Five great rides to the Maldives

Mega Maldives Airlines

The jets: B757, B767

Mega Maldives economy cabin
The routes: Hong Kong – Male (4x); Beijing – Male (5x); Shanghai – Male (5x)
The reason: The price! Mega Maldives’ Hong Kong to Male round-trip tickets start from US$802 in economy. And, it’s time to prick your ears all you cheap premium air fare lovers, US$866 in the carrier’s premium economy cabin offering 50 per cent more recline and business class service – it’s hard to get any better than this if you don’t mind losing out on collecting frequent flyer points on unaffiliated Mega Maldives. The relatively new kid on the block serves Hong Kong four times a week using single-aisle B757 aircraft. It also serves both Beijing and Shanghai with five weekly flights.

Singapore Airlines (SIA)

The jet: A330-300

Singapore Airlines medium haul business seat

The route: Singapore – Male (14x)
The reason: SIA’s onboard service leaves little left to be desired. Both business and economy on the A330 feature some of the latest regional cabin products out there. Think 170-degree lie-flats upfront and oversize 11.1-inch PTVs in coach. SIA flies to the Maldives twice daily, more than any other Southeast Asian carrier, thereby offering much flexibility for travellers connecting through Changi. If you’re quick on your feet, and fast with your mouse, snatch up one of SIA’s “Super Deals” for just S$533 (US$426) return, or, if budget allows, US$2,375 will secure you a premium seat upfront.

Malaysia Airlines (MAS)

The jet: B737-800


The route: Kuala Lumpur – Male (7x)
The reason: First off, MAS could really use some support, given the carrier could hardly be blamed for what’s happened to ill-fated MH17 and MH370. For those of you who don’t do pity parties, cosider this: MAS also happens to be one of our finest airlines in the Asia-Pacific by public opinion. It’s received countless industry awards over the years and often offers fares that are hard to beat. Its daily Maldives departures are operated by single-aisle new-generation B737-800s with a cosy business cabin of 16 145-degree recliners and 144 standard economy seats. Economy fares start at US$633.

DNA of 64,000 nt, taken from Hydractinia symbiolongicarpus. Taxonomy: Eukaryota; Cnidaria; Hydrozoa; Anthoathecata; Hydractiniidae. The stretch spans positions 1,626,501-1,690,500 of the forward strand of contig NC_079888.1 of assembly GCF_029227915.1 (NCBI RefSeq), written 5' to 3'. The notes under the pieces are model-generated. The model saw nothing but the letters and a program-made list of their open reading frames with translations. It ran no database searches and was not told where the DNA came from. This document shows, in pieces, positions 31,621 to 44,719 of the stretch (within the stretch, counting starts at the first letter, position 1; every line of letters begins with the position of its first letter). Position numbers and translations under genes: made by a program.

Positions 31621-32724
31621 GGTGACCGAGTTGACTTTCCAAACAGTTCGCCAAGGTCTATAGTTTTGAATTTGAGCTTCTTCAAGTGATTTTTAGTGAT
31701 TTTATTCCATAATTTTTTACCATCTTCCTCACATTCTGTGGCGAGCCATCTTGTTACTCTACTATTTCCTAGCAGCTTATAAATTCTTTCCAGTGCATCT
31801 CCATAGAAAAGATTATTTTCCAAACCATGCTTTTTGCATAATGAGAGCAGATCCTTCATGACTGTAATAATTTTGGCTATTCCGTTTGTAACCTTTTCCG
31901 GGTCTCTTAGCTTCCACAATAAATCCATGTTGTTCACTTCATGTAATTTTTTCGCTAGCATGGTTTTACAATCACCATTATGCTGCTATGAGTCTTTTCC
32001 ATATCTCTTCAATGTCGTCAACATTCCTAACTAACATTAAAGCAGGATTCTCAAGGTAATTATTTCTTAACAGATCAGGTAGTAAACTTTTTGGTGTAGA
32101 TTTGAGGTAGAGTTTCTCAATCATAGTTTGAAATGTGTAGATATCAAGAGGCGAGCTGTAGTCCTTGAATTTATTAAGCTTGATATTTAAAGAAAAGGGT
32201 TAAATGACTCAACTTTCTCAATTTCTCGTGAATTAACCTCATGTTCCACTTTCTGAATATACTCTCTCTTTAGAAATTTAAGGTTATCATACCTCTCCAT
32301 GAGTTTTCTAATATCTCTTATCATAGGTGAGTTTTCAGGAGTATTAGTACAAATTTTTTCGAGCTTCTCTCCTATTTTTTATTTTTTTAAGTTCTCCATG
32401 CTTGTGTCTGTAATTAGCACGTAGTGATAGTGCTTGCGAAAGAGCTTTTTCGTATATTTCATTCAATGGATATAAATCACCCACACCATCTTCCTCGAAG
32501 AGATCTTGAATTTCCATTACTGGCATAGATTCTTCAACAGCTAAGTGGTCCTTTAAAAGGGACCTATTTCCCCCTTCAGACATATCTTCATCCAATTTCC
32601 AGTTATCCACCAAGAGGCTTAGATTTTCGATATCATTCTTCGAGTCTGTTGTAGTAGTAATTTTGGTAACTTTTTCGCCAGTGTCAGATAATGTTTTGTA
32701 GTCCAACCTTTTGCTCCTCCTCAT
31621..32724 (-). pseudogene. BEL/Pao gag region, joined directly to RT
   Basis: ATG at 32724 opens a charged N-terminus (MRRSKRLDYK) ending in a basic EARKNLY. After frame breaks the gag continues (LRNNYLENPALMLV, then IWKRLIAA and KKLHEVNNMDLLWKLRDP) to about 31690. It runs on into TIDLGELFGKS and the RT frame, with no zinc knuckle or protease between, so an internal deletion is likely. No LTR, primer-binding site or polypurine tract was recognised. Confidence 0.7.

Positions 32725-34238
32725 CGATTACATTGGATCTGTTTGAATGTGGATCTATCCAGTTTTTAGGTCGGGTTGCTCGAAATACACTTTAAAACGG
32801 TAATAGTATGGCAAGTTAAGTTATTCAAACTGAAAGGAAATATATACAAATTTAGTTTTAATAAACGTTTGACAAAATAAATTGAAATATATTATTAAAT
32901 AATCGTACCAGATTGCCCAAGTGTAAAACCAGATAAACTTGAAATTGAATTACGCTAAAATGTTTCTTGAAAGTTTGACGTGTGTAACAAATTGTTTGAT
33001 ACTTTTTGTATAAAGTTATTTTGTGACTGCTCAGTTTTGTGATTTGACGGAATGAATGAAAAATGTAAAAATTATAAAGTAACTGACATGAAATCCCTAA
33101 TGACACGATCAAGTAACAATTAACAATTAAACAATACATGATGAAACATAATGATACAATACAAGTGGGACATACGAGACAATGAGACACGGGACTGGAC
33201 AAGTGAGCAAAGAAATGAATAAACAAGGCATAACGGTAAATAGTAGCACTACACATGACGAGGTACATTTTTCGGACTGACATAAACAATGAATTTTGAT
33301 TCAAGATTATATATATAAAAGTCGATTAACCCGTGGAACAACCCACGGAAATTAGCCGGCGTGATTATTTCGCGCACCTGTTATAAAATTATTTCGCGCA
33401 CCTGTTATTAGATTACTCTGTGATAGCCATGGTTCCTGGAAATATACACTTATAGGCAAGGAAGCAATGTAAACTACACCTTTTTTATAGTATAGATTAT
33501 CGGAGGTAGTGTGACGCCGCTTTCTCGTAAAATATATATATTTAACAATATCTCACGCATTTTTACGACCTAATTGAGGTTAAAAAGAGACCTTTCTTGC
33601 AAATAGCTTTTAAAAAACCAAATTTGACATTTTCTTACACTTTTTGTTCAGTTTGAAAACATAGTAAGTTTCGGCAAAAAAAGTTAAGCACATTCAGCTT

China Southern Airlines (CZ)

The jet: B777-200ER
The route:
Guangzhou – Male (7x)
The reason: Good value for money and the largest number of connections from Greater China. CZ serves Male daily with a widebody B777-200ER. Seats are up for grabs in business, premium economy and economy. The flight departs Guangzhou’s Baiyun at 1420, thereby enabling it to capture significant feeder traffic from CZ’s domestic and short-radius regional network. The return red eye arrives back in the Pearl River Delta just past six in the morning, equally conducive for forward connections. What really closes the deal is the price, though. While – let’s be honest here – CZ is not necessarily known for its stellar onboard product unless you’re flying the upgraded A330s, B787s and A380s, the price is hard to beat. For the period we checked in September, the round-trip in business was priced at US$1,550, while premium was bookable for US$1,090 and economy US$890.

Cathay Pacific (CX)

The jet: A330-300

The route: Hong Kong – Male (4x)
The reason: Cathay’s inflight service remains one of the best out there. The A330s CX employs on the Male service feature the upgraded three-class configuration with 180-degree bed-type business seating, a small premium economy cabin and two large economy compartments. When flying upfront, the CX seat might easily be your best bet to the Maldives. But CX doesn’t come cheap. The cheapest business roundtrip from Hong Kong to Male in September is priced at US$2,350. Watch out for this, though: If you’re based in Hong Kong and your schedule is more flexible, a CX “Fanfares” promotion deal (in economy) can get you to the islands for as little as US$520.

Dominic Sebastian Lalk


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